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Living with Olivia Cadence Donovan

Posted January 6, 2020 in Bell Let's Talk by 0
Allison Shea Reed
Allison Shea Reed

Allison Shea Reed is an actor, singer, playwright, and Founder and Artistic Director of RedWit Theatre. Her full-length play Living with Olivia Cadence Donovan, about not just surviving but living with Obsessive Compulsive Disorder (OCD), completed a week-long run as part of the New York Theatre Festival in January 2018 before premiering in Toronto in the Alumnae Studio Theatre in June 2018.  The new full length version of the play is playing at the Tank House Theatre at the Young Centre from January 14 to 25, 2020.  

Your first play, Living with Olivia Cadence Donovan is founded in the belief that you can not just survive but live with Obsessive Compulsive Disorder. What was your experience growing up with OCD?

My parents found 7 year old me in tears on the floor of my bedroom, in the middle of the night, holding the door against the wall. When they asked why I told them very matter-of-factly: “I can’t sleep unless the door is right up against the wall.” My parents picked me up off the floor, told me everything would be okay, and set up an appointment at Sick Kids Hospital in Toronto. I was diagnosed with OCD and although the diagnosis temporarily provided my family with some relief, it was only the beginning of what would be a long and extraordinarily difficult journey. 

What many people don’t know about obsessive compulsive disorder is that OCD never fully goes away. It is something that needs to be constantly managed through hard work, therapy, and/or medication. OCD is a lack of serotonin in your brain. Serotonin is what regulates thoughts, essentially what allows you to let things go.  It isn’t just about needing to clean or compulsions; for me, it is constant worrying that something someone said will get stuck, that a random thought that pops into your brain is true, and the inability to let a thought/idea go. 

What events led you to write Living with Olivia Cadence Donovan and how did you shape each of the characters?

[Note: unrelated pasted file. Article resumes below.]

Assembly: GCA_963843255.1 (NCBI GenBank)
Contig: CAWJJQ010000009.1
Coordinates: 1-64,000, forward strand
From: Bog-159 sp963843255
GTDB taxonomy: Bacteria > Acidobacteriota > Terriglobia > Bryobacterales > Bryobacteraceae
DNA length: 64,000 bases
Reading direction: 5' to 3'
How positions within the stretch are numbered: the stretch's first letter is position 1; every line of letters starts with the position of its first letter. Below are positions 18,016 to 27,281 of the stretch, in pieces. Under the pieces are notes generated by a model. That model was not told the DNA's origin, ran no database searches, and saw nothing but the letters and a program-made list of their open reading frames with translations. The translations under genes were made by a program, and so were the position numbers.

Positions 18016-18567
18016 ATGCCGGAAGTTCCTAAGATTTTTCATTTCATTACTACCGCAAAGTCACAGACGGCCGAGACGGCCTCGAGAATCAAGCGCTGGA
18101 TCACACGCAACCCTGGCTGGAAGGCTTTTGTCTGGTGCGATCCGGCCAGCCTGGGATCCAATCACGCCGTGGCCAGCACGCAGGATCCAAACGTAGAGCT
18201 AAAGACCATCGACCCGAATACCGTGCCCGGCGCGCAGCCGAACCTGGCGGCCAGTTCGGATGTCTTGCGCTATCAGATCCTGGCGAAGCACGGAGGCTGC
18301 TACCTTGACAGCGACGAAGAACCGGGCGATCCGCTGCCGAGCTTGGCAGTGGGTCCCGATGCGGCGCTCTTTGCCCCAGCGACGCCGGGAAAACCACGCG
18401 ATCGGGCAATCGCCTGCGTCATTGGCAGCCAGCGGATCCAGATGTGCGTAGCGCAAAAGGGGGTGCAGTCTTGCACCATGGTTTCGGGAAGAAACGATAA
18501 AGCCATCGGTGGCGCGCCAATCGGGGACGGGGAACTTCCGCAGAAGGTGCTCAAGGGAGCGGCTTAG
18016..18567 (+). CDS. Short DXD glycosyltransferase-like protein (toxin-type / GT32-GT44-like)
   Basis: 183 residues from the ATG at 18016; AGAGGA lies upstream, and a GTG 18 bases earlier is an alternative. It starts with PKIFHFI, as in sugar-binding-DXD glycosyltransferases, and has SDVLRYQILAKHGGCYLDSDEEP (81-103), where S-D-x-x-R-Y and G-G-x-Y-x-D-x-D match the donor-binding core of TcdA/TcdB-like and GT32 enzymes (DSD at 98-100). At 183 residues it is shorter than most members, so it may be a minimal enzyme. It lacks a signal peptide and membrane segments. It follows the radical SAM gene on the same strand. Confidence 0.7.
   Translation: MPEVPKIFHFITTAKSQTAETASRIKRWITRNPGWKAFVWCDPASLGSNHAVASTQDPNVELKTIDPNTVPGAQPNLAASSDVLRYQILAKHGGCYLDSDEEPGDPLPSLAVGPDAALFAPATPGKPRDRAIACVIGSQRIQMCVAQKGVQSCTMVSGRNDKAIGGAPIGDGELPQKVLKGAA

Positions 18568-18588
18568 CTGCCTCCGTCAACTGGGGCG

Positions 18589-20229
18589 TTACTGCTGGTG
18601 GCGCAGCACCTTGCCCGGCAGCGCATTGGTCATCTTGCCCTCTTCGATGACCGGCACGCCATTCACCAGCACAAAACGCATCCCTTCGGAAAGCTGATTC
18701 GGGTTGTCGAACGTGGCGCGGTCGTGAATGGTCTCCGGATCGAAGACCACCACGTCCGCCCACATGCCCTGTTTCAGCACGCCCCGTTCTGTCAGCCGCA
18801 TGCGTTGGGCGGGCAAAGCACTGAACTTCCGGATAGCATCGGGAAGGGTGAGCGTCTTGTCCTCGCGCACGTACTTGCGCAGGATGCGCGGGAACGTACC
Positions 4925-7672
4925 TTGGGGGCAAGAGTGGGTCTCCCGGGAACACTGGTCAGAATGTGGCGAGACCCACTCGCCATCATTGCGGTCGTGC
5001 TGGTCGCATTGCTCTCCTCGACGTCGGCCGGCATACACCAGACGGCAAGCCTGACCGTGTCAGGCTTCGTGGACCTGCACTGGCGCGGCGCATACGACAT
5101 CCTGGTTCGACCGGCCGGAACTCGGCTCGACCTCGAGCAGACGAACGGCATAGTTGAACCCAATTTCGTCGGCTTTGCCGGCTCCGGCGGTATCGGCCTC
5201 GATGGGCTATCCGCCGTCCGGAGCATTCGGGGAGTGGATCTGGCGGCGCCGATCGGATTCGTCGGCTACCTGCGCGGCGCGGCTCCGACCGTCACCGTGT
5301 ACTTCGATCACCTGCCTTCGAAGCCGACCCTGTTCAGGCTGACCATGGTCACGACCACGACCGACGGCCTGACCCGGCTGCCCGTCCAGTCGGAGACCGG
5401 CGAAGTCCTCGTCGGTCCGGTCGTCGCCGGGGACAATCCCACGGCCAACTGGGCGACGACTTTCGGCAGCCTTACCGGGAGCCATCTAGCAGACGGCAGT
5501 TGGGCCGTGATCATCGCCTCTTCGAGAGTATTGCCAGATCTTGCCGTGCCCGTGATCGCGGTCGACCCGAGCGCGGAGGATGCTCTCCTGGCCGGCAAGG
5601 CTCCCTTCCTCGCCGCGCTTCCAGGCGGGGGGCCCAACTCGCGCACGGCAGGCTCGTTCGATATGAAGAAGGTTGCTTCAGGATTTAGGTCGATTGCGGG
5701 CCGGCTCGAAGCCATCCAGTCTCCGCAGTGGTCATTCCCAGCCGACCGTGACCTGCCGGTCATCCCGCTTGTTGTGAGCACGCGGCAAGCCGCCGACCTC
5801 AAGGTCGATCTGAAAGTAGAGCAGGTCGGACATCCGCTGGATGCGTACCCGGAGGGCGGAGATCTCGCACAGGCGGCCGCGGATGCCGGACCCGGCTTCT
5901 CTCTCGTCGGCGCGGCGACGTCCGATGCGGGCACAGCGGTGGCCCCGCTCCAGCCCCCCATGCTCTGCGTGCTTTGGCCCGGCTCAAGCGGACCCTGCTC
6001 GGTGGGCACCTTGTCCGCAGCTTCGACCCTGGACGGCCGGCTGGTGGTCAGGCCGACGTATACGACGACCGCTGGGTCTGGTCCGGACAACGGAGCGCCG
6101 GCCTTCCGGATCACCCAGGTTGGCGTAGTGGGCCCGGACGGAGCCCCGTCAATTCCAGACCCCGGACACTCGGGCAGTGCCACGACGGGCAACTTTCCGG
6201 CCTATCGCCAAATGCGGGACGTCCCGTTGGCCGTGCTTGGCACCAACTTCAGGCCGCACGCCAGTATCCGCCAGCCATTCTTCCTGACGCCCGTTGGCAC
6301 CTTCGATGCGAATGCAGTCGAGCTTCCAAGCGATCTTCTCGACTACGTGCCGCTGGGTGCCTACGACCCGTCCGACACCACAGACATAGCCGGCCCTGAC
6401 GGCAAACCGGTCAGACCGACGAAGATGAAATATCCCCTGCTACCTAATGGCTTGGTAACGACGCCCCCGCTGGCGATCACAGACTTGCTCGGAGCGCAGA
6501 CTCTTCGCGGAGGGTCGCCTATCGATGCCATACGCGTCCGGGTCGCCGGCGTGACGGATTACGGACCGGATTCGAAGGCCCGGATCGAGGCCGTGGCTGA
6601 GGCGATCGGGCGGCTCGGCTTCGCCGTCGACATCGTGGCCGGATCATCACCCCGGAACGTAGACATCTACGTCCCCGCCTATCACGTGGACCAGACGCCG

About 3 years ago I had a conversation with a good friend that sent me reeling; they let me know that they thought they had OCD because they like things to be certain way and really like things to be clean. As my entire body filled with rage, I said what I always do, “I am not comfortable diagnosing you, it doesn’t sound like what I’ve experienced but I think checking in with a trained professional to make sure is a great idea.” How could this person who knows me well, that I’ve shared my experiences with, think that THAT is what OCD is? I tried to talk through it with my family but I couldn’t get rid of the anger and isolation that I was feeling. These feelings were not really directed at my friend but at the fact that people still don’t have any idea what having this disorder is like. So I started writing and suddenly I had this piece in front of me that said all the things I wanted to say. “Living with Olivia Cadence Donovan” 

The title came first from something a family member of mine said once long ago: “I’m not yelling at you, I’m yelling at your OCD” I remember thinking vividly: but you’re still yelling at ME. It was that phrase that lead me to creating the character of Olivia, OCD incarnate.  It was important to me that the character was not a monster but a reflection of the protagonist herself, all of her motivation is coming from a place of protection and control.  She is charming and kind, she is not to be hated, she is simply there to keep everything under control. Olivia came first and then came Emily (the character that I play in the production). Emily needed to be full of the parts of me that I most dislike and also behaviors that I have watched people I love struggle with for a long time. I thought it would be more interesting to write a character who had not had quite as much support with her OCD and was still reckoning with the disorder in her mid-twenties. I was diagnosed when I was quite little and really lucky to learn most of the skills I would need when I was young.  Most people are not that lucky. Rowan and Graham came next, her friend and her potential partner. Opposites, instigating different OCD behaviours while also trying to pull her into the present, away from Olivia.